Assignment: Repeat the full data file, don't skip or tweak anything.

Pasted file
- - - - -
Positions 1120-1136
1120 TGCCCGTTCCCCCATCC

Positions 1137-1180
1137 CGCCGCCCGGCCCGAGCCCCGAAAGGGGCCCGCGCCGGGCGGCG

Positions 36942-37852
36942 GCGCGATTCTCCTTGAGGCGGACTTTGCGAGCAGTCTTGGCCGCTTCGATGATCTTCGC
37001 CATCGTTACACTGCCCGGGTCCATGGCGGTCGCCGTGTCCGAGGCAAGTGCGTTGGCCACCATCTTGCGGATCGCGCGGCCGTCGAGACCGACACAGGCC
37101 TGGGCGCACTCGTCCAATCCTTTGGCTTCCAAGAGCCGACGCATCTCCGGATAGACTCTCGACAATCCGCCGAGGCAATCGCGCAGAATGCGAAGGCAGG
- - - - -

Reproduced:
Positions 1120-1136
1120 TGCCCGTTCCCCCATCC

Positions 1137-1180
1137 CGCCGCCCGGCCCGAGCCCCGAAAGGGGCCCGCGCCGGGCGGCG

Positions 36942-37852
36942 GCGCGATTCTCCTTGAGGCGGACTTTGCGAGCAGTCTTGGCCGCTTCGATGATCTTCGC
37001 CATCGTTACACTGCCCGGGTCCATGGCGGTCGCCGTGTCCGAGGCAAGTGCGTTGGCCACCATCTTGCGGATCGCGCGGCCGTCGAGACCGACACAGGCC
37101 TGGGCGCACTCGTCCAATCCTTTGGCTTCCAAGAGCCGACGCATCTCCGGATAGACTCTCGACAATCCGCCGAGGCAATCGCGCAGAATGCGAAGGCAGG